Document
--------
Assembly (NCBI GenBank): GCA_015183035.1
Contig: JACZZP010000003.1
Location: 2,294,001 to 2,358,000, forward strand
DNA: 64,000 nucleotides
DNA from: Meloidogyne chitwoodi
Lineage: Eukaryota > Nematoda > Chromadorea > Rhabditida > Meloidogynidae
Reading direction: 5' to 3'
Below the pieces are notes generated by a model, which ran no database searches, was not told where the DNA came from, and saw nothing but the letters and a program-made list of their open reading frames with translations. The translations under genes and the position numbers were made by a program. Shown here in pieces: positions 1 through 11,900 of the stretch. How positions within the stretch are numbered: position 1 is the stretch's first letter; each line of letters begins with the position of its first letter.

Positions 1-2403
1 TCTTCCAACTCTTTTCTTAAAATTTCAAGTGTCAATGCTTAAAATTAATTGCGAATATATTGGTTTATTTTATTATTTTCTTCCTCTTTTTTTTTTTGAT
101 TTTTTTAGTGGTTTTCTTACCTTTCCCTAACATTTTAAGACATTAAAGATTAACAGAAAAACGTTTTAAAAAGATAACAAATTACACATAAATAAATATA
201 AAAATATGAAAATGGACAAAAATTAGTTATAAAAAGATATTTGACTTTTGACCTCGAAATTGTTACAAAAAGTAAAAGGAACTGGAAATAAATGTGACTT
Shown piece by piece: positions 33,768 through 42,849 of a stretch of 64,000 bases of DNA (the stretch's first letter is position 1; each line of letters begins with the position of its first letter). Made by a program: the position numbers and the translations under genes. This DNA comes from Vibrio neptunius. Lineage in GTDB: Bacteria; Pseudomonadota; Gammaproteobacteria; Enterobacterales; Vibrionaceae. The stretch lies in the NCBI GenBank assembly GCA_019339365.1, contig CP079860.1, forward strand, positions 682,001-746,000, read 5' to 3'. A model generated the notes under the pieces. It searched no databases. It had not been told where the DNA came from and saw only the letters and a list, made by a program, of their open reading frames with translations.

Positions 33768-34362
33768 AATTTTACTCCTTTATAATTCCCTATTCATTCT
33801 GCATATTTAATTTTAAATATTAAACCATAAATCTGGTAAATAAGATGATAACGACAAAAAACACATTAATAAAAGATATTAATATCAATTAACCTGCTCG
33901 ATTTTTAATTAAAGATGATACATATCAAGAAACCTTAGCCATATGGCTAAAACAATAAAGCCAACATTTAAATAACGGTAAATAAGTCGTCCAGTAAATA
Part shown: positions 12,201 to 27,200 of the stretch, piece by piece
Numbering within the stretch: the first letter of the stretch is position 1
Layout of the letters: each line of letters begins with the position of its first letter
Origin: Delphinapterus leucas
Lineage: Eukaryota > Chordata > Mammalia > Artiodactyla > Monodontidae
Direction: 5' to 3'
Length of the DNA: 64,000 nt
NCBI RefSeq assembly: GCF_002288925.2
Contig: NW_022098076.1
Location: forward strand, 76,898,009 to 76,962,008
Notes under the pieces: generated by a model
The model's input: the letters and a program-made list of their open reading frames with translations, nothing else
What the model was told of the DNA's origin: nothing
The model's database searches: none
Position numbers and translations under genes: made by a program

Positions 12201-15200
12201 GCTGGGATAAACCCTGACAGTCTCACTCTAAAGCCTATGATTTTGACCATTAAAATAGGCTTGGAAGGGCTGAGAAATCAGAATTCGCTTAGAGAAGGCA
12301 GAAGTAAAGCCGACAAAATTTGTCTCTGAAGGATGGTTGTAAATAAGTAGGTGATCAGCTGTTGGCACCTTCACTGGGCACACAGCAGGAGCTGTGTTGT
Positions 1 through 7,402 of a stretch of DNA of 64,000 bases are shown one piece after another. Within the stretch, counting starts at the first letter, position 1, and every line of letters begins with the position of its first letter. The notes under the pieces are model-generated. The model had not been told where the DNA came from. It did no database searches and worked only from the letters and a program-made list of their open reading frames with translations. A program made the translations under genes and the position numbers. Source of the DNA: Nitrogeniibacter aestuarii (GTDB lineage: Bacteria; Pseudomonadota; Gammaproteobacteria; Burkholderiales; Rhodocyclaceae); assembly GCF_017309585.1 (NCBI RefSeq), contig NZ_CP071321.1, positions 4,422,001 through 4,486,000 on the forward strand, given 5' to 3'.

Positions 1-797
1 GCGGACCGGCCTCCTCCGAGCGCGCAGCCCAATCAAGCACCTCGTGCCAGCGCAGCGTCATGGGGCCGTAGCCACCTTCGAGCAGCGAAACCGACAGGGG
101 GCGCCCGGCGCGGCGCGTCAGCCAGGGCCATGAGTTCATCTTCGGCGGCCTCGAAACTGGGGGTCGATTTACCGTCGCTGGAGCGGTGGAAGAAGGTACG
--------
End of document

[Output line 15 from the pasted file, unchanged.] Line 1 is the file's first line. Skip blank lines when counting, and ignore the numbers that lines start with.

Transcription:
33768 AATTTTACTCCTTTATAATTCCCTATTCATTCT